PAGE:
US coking coal exporters continue to lean more heavily toward Asian markets in an attempt to offset flagging European demand, while Turkey and Brazil also struggle to provide much uplift.
The latest data from the US Census Bureau show 26.6pc of September’s coking coal exports heading to Asia, up from a 13.5pc share a year earlier. Japan and South Korea yielded the steepest growth rates over the period, with volumes to these markets rising by 179pc to 548,028t and by 194pc to 410,164t, respectively.
Exports to India rose more modestly in September, to 200,034t from 163,773t a year earlier.
In all, the US exported 1.16mn t of coking coal to Asia in September, down from 1.4mn t in the previous month but up from 500,095t in September 2018.
Some market participants have voiced concerns about whether US coking coal will still be able to price into Asian markets as prices have come down. US suppliers have often taken steps to increase their competitive edge in Asia, such as subsidising high freight costs, but these measures might become harder to absorb in the current global price environment as some US mining companies are being squeezed harder than their Australian competitors, whose operating costs are often lower.
Many US coking coal producers find it challenging to maintain healthy profit margins when fob Australia benchmarks drop below $150/t, whereas Australian producers can typically tolerate lower price levels without too much discomfort. The Argus daily fob Australia index for premium hard low-volatile coking coal is at $133.60/t, and has not been above $160/t fob Australia since 2 August.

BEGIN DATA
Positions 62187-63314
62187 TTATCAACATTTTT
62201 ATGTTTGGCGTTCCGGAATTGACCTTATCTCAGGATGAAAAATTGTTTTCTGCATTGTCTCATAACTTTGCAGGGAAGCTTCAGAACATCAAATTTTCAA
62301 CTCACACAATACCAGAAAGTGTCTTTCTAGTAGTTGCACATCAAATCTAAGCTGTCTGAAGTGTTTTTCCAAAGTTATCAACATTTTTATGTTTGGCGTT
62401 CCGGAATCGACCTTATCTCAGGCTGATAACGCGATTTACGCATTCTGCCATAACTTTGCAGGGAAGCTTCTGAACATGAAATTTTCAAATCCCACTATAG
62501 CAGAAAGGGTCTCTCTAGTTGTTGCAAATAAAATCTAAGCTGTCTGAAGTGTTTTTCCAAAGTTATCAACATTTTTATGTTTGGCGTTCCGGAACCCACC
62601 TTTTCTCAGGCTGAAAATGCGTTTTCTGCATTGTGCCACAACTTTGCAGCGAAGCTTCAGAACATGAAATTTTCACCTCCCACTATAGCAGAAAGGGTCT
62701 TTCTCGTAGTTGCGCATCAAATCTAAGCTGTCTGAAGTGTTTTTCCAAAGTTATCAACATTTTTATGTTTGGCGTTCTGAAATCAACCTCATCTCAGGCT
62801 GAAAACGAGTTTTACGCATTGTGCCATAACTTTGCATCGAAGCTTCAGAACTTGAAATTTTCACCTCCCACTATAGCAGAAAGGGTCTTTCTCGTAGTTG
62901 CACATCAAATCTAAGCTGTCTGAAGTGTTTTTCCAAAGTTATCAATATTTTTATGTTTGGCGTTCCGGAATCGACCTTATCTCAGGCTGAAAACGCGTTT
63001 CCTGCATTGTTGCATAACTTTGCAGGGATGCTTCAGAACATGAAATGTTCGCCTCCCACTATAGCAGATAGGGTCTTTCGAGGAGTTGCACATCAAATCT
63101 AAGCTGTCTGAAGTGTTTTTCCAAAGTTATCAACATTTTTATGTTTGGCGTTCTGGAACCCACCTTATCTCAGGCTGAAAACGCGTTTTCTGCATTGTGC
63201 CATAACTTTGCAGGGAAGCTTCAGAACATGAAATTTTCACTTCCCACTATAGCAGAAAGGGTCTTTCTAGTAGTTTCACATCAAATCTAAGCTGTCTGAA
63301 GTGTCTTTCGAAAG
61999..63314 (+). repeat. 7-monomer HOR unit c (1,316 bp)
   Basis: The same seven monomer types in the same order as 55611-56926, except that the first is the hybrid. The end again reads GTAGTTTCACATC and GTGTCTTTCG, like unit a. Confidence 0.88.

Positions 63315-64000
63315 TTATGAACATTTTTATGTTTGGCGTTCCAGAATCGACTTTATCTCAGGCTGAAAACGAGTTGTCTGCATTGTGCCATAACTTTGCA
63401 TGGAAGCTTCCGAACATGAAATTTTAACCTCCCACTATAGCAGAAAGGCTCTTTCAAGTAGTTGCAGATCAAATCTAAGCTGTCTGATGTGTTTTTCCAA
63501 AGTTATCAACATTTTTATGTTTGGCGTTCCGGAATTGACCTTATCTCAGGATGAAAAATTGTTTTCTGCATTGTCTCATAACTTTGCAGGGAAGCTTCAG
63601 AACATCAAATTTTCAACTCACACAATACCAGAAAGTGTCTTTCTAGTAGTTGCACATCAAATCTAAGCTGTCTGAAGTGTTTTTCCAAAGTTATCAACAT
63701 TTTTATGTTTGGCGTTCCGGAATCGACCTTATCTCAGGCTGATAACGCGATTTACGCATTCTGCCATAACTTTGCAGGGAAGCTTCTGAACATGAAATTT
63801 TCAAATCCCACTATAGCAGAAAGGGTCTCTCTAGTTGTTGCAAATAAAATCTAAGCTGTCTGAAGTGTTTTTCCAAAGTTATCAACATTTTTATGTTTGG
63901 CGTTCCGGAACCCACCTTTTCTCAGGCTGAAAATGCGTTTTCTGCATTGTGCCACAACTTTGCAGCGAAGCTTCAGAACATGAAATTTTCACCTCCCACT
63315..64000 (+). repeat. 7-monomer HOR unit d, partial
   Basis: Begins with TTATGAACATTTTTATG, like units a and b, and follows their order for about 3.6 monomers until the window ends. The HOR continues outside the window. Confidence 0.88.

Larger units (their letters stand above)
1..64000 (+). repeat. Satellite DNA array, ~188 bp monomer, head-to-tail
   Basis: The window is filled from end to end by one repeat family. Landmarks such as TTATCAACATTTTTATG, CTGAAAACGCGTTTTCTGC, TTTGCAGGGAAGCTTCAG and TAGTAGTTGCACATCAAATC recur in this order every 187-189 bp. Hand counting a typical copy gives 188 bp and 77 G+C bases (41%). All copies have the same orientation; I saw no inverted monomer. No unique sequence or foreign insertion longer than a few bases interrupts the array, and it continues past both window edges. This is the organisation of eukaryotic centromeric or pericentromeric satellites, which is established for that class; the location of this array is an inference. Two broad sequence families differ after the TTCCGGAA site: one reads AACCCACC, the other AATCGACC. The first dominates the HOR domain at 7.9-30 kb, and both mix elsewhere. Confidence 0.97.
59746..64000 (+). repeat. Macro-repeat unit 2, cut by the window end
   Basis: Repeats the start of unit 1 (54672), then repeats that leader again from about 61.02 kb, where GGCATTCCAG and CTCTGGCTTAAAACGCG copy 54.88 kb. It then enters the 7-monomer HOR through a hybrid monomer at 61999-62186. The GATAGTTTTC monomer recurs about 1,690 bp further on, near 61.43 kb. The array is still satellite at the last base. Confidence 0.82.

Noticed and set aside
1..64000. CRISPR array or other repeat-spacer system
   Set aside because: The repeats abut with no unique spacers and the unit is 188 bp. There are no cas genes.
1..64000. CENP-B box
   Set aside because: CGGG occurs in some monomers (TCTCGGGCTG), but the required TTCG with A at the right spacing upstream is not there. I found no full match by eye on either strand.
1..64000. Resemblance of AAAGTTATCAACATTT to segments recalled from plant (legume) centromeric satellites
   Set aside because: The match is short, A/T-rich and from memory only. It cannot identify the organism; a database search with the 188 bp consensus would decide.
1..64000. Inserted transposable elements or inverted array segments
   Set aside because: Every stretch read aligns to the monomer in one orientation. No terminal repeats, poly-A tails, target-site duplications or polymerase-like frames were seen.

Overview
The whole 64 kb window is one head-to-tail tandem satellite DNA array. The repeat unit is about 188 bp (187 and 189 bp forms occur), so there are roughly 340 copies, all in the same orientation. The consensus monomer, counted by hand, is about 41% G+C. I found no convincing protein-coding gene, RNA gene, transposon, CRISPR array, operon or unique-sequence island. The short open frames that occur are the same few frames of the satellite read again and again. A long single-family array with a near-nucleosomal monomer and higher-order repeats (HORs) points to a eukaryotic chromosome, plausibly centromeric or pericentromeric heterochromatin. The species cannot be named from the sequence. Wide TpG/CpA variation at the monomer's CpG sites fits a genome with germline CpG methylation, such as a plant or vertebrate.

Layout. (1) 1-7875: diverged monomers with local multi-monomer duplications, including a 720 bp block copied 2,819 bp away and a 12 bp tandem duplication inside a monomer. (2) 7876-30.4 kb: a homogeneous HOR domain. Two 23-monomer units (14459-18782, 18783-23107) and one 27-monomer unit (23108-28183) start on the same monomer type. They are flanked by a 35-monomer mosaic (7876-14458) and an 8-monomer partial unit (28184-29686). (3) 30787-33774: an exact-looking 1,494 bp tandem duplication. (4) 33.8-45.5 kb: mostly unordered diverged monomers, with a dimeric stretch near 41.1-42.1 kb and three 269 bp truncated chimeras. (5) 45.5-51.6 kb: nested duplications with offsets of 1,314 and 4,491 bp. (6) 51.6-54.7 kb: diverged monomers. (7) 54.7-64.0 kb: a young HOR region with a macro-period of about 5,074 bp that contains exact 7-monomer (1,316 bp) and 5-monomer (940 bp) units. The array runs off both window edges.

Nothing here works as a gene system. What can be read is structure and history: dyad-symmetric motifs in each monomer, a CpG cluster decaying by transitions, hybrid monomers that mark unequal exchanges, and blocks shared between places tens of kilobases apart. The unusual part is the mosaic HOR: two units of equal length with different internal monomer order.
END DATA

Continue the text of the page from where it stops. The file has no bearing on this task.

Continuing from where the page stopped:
The Argus daily fob Hampton Roads index for high-volatile type B coking coal is at roughly a two-year low of $126/t, while the high-volatile type A index is at $134/t fob Hampton Roads — its lowest level since September 2016.
Atlantic Markets Weigh on Volumes
Total US coking coal exports edged down month on month in September, to 4,348,828t from 4,555,769t in August, but were up significantly from 3,706,290t in September 2018.
That said, fourth-quarter exports will need to gather pace significantly if full-year volumes are to catch up with 2018. January-September exports totalled 38,533,940t, down by 8.3pc from 42,039,482t a year earlier, as challenging steel market conditions and reduced operating rates curbed raw materials consumption globally.
The European market remains a particular area of concern for US exporters, exacerbated by the recent wave of announcements from Germany’s Salzgitter and Sweden’s SSAB regarding the idling of blast furnaces, and ArcelorMittal’s decision this week to pull out of its lease agreement for Italy’s Ilva.
The US exported 15,935,543t of coking coal to Europe in January-September, including non-EU countries — down from 16,834,407t a year earlier.
Ukraine has played a significant role in bolstering regional imports more recently, with US suppliers able to boost market share after Russia introduced restrictions on its own exports to Ukraine in June.
The US exported 1,744,615t to Europe in September, of which Ukraine took the largest portion at 421,324t. This compares with 1,610,627t exported to Europe a year earlier.
Volumes to Turkey — which US market participants hoped would take off again after tariffs were lowered earlier this year — have struggled to generate major growth. US monthly exports to Turkey jumped sharply in May, but have since dropped as Turkish steelmakers come up against challenging market conditions, with just under 200,000t exported in September.
Some US market participants are currently looking to Brazil to generate some export growth in 2020, but outlooks for this market’s coking coal consumption are mixed and the country’s steelmakers are facing similar challenges to their counterparties in other regions. The US exported 491,957t to Brazil in September, roughly flat on August but down from 616,250t a year earlier.
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- On November 8, 2019